The following data were retrieved [where possible] from published reports using standardised forms, with disagreements resolved by discussion between the reviewers: number of patients in the study; method of selection of cohorts; schedule of anti-TNF administration; assay type used to measure IFX; mean [standard deviation; SD] and median [interquartile range: IQR] IFX trough levels; anti-infliximab antibody levels; methods of measurement of clinical outcomes; and reporting outcomes used. Where details were not available in published results, contact authors were emailed to request additional information. Descriptions of the characteristics and comparisons of outcome groups [eg remission/non-remission] were examined, where provided. Assessment of quality was performed using the Newcastle Ottawa Quality Assessment Scale.10
The primary outcome of interest was the difference in mean trough IFX levels between patients in remission and those not in remission. The secondary outcomes were relative risk of remission, endoscopic remission, or colectomy, according to a threshold serum IFX level. Mean levels of serum CRP above and below a specified level of serum IFX were also compared. Finally, we examined mean IFX levels in ATI-positive and ATI-negative groups.
Data were analysed and reported consistent with the consensus guidelines by the MOOSE [for observational studies] and PRISMA [for randomised trials] groups [see Supplementary Tables 1 and 2, available as Supplementary data at ECCO-JCC online].10,11 In studies where the outcome measures were reported as medians, these were accepted as means for the purpose of meta-analysis.12 The interquartile Range [IQR] was converted to an estimated standard deviation [SD] using the formula ‘IQR/1.35’, and the range was converted to an estimated standard deviation using the formula ‘range/4’.13 All authors of studies where SD, IQR or Range where not reported were contacted for additional information. Data were pooled for meta-analysis if the outcomes were sufficiently similar [determined by consensus of authors] and data were homogeneous [determined by the degree of clinical and statistical heterogeneity]. Raw data from included studies [absolute numbers] were used to construct 2×2 contingency tables, and unadjusted risk ratios [RRs] were calculated using Review Manager [RevMan 5.1] for dichotomous outcomes. Standardised mean difference [SMD] was used to report the summary statistic for comparison of outcomes presented as continuous scales, to account for difference in methods of measurement of IFX levels. The random effects model was used to account for variations between studies and give a more conservative pooled estimate.14 The Q test was used to assess for heterogeneity and I2 statistic to quantify the percentage of heterogeneity due to between-study variation; a value of p < 0.10 was considered statistically significant. Sensitivity analyses were performed for all outcomes where 10 or more studies were included. Significance levels were set at p < 0.05.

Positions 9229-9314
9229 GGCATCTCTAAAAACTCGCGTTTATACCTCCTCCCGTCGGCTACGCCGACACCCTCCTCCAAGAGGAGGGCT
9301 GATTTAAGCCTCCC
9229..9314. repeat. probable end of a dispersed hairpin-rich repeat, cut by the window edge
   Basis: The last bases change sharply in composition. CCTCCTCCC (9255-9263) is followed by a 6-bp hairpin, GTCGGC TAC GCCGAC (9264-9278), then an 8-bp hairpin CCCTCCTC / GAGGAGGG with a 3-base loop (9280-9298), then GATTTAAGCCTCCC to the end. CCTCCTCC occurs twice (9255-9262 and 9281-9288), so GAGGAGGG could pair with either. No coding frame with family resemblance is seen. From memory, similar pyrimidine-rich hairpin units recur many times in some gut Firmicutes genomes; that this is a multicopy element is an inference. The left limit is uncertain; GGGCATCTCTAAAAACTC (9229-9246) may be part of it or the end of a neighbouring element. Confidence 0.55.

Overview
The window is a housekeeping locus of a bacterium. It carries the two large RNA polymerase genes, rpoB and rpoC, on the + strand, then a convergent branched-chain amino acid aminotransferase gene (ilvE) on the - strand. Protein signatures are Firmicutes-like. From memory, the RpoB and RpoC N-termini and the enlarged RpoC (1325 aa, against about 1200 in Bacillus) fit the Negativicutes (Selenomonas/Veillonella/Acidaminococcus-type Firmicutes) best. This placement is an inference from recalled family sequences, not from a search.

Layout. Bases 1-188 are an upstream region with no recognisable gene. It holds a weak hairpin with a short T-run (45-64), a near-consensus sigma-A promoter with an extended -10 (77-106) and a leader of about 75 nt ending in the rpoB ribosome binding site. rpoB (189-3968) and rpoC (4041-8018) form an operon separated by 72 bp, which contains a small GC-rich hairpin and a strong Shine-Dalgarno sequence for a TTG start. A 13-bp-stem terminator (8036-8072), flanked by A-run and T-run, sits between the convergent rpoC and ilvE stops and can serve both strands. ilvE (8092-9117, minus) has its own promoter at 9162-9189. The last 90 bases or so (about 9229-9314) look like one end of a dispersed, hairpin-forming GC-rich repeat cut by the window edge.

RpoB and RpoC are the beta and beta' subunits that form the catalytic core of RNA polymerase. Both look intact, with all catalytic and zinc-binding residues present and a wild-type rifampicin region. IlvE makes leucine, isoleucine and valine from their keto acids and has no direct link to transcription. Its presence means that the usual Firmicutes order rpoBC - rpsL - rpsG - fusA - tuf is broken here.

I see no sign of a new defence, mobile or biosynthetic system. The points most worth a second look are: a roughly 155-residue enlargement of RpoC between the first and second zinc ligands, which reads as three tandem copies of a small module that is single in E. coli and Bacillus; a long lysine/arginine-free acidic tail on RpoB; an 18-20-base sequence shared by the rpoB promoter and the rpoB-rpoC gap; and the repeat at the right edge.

The search of databases yielded 62 articles of potential relevance for full-text review. Of these, 22 met the inclusion criteria; 16 were full papers and 6 were abstracts not published as full papers [Table 1].2,4,6,15,16,17,18,19,20,21,22,23,24,25,26,27,28,29,30,31,32,33 The timing of samples and methods used are detailed in Table 1. Eleven of these described patients with only Crohn’s disease, four with only ulcerative colitis and seven with any IBD or were unspecified. Five of the 22 reported data from randomised controlled trials; the remainder were observational studies. There was a total of 3483 adult patients in the included studies; 40 studies were excluded for reasons identified in Supplementary Table 3, available as Supplementary data at ECCO-JCC online. The quality assessment and risk of bias score for each study are detailed in Supplementary Table 4 [available as Supplementary data at ECCO-JCC online]. We emailed 18 authors of the included studies to request additional raw data, but only 7 replied with further details, and 4 replied that they were unable to provide this information, despite publishing their results.